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CYP2C19-rs4986893 confers risk to major depressive disorder and bipolar disorder in the Han Chinese population whereas ABCB1-rs1045642 acts as a protective factor



Genetic risks may predispose individuals to major mood disorders differently. This study investigated the gene polymorphisms of previously reported candidate genes for major depressive disorder (MDD) and bipolar disorder (BPD) in the Han Chinese population.


Twenty loci of 13 candidate genes were detected by MALDI-TOF mass spectrometry in 439 patients with MDD, 600 patients with BPD, and 464 healthy controls. The distribution of genotypes in alleles, Hardy-Weinberg equilibrium, and genetic association were analyzed using the PLINK software. The linkage of disequilibrium and haplotype analyses were performed using the Haploview software.


Out of the 20 loci analyzed, CYP2C19-rs4986893, ABCB1-rs1045642, and SCN2A-rs17183814 passed Bonferroni correction; their statistical powers were > 55%. The minor allele frequencies (MAF) of CYP2C19-rs4986893 in the MDD group (0.0547) and BPD group (0.0533) were higher than that of the control group (0.0259, P < 0.05), leading to the odds ratios (ORs) of MDD (2.178) and BPD (2.122), respectively. In contrast, the lower MAFs of ABCB1-rs1045642 were observed in both MDD (0.3599, OR = 0.726) and BPD (0.3700, OR = 0.758) groups than controls (0.4364, P < 0.05). The MDD group had a higher MAF of SCN2A-rs17183814 than controls (0.1743 vs. 0.1207, OR = 1.538, P < 0.05). Moreover, a G-A haplotype composed by CYP2C19-rs4986893 and -rs4244285 was associated with BPD (OR = 1.361, P < 0.01), and the A-G haplotype increased the risks to both MDD (OR = 2.306, P < 0.01) and BPD (OR = 2.332, P < 0.001). The CYP2C19 intermediate metabolizer and poor metabolizer (IM&PM) status was related to the raised risk of both MDD (OR = 1.547, P < 0.01) and BPD (OR = 1.808, P < 0.001).


Our data indicate that the impaired CYP2C19 metabolism caused by the haplotypes integrated by CYP2C19 alleles might confer the risk to MDD and BPD, whereas the ABCB1-rs1045642 T allele serves as a protective factor.

Peer Review reports


Major depressive disorder (MDD) and bipolar disorder (BPD) are chronic and recurrent mood disorders affecting approximately 13% of the world’s population [1, 2]. Due to the substantial increase in healthcare expenditure and increasing suicide rate from MDD and BPD, these mood disorders form a tremendous socioeconomic burden on families and society. MDD is characterized by significant and persistent depressed mood, waned interest, slowed thinking, and cognitive impairment [3], whereas BPD is characterized by extreme mood state swing between mania and depression [4]. Previous studies have suggested that these two mood disorders do not only have overlapping symptoms but also share mechanisms [5], including metabolic dysregulation, insulin resistance, immune disorders, and neural signal transduction pathway malfunction. Several genes closely related to pathological mechanisms have been identified in previous studies. For example, polymorphisms of CYP2C19, CYP2C9, NAT2, UGT1A9, and ABCB1 related to the activation or detoxification of drugs and endogenous substances have emerged as major genetic factors in several psychiatric disorders [6,7,8].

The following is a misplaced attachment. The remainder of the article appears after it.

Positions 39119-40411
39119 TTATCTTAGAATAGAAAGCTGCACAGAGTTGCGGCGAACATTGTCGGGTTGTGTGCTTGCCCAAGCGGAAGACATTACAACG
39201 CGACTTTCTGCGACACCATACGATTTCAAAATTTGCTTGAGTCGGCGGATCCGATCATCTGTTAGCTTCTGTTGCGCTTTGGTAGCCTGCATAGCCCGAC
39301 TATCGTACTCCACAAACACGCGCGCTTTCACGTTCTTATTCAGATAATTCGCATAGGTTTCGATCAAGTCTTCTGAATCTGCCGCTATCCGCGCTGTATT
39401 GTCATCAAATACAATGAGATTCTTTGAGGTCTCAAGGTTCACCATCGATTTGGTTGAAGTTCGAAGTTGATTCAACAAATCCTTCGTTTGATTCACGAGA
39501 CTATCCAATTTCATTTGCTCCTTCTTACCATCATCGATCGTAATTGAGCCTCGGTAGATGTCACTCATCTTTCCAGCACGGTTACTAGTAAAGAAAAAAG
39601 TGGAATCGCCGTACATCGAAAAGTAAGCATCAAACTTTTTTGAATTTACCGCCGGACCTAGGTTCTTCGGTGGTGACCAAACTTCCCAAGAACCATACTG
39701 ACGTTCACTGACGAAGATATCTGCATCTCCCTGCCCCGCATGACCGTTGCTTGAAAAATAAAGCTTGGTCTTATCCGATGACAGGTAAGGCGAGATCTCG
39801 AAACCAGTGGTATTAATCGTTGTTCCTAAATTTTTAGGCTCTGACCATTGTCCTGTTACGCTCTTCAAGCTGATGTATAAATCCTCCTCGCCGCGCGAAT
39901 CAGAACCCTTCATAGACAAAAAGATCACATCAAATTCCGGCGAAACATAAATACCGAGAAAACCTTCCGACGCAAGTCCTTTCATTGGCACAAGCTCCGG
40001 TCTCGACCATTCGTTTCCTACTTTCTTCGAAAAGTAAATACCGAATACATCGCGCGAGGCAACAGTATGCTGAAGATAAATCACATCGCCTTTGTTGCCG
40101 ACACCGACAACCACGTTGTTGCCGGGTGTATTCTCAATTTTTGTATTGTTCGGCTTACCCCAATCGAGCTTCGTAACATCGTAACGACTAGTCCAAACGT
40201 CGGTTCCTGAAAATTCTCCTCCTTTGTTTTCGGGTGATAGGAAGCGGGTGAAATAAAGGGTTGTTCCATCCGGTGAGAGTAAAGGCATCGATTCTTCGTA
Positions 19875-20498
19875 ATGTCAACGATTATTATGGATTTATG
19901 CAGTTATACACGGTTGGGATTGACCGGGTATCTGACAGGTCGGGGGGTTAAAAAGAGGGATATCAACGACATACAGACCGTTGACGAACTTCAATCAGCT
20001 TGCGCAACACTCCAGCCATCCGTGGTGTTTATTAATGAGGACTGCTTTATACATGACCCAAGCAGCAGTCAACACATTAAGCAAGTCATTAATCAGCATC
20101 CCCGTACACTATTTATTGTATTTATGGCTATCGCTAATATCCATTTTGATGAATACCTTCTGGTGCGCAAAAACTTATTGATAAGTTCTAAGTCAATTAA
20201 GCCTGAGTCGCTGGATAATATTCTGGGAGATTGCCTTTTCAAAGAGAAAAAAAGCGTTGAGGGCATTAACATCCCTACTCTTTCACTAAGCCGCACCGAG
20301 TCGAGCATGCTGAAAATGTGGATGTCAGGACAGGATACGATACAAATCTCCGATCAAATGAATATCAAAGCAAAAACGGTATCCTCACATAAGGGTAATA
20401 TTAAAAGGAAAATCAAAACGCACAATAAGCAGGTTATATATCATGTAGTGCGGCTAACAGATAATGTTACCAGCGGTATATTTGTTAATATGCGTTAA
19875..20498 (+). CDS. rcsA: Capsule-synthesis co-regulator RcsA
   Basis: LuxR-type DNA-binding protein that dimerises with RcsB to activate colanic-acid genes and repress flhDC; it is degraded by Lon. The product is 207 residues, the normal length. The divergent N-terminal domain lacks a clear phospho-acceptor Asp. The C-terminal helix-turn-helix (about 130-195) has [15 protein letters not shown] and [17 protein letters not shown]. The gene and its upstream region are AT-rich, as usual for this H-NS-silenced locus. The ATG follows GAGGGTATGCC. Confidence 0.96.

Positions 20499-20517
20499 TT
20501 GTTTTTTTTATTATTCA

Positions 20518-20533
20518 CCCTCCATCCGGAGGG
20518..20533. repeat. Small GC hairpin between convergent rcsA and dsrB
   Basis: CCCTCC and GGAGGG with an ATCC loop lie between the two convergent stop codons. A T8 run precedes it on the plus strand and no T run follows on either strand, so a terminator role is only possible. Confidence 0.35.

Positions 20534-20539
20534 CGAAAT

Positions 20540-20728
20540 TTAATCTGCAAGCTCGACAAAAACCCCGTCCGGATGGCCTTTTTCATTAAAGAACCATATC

Since genetic factors with accumulative multiple variants clearly play a critical role in the etiology and pathology of polygenic mood disorders [9], characterization of the genetic features involved in etiological mechanism is particularly required. However, the potential genetic associations remain unclear, and the results of genome-wide association studies (GWAS) on mood disorders are rarely repeatable [9]. Furthermore, several studies failed to identify gene-disease correlations in patients with mood disorders [10, 11]. One probable reason for the unsuccessful generation of repeatable results to demonstrate the main effects of these genes on these diseases is that allelic frequencies may vary in different racial and ethnic backgrounds. The results from previous studies on particular genetic backgrounds cannot be applied to other populations. In this study, we investigated the candidate genes in the Han Chinese population. An effective method was developed to simultaneously analyze the pathogenic effect of these specific genes for constructing a custom single nucleotide polymorphism (SNP) detection package covering loci selected based on current assumptions and proofs from previous studies. Twenty loci from LEPR, SCN2A, SCN1A, UGT1A9, GSK3B, HLA-B, ABCB1, NAT2, CYP2C19, CYP2C9, ANKK1, SH2B1, and INSR were present in the SNP detection array.